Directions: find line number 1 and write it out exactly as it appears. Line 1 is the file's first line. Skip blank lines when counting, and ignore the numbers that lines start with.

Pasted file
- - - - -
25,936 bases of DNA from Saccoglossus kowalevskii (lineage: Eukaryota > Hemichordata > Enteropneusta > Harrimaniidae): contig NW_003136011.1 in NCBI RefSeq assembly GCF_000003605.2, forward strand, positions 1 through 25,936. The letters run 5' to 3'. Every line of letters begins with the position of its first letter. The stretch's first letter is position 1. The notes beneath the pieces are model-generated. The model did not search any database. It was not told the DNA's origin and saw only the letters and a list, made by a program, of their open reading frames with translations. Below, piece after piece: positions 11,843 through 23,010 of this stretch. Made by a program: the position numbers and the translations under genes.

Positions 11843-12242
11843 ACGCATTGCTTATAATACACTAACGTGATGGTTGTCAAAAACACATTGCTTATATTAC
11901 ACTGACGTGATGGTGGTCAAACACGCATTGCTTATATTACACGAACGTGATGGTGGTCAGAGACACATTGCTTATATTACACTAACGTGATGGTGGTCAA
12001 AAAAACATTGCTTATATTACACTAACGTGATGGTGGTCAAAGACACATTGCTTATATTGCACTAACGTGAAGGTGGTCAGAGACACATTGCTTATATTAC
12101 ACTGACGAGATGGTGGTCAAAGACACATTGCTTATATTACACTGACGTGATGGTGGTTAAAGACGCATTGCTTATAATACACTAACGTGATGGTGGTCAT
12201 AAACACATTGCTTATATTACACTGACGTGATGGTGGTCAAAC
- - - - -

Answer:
25,936 bases of DNA from Saccoglossus kowalevskii (lineage: Eukaryota > Hemichordata > Enteropneusta > Harrimaniidae): contig NW_003136011.1 in NCBI RefSeq assembly GCF_000003605.2, forward strand, positions 1 through 25,936. The letters run 5' to 3'. Every line of letters begins with the position of its first letter. The stretch's first letter is position 1. The notes beneath the pieces are model-generated. The model did not search any database. It was not told the DNA's origin and saw only the letters and a list, made by a program, of their open reading frames with translations. Below, piece after piece: positions 11,843 through 23,010 of this stretch. Made by a program: the position numbers and the translations under genes.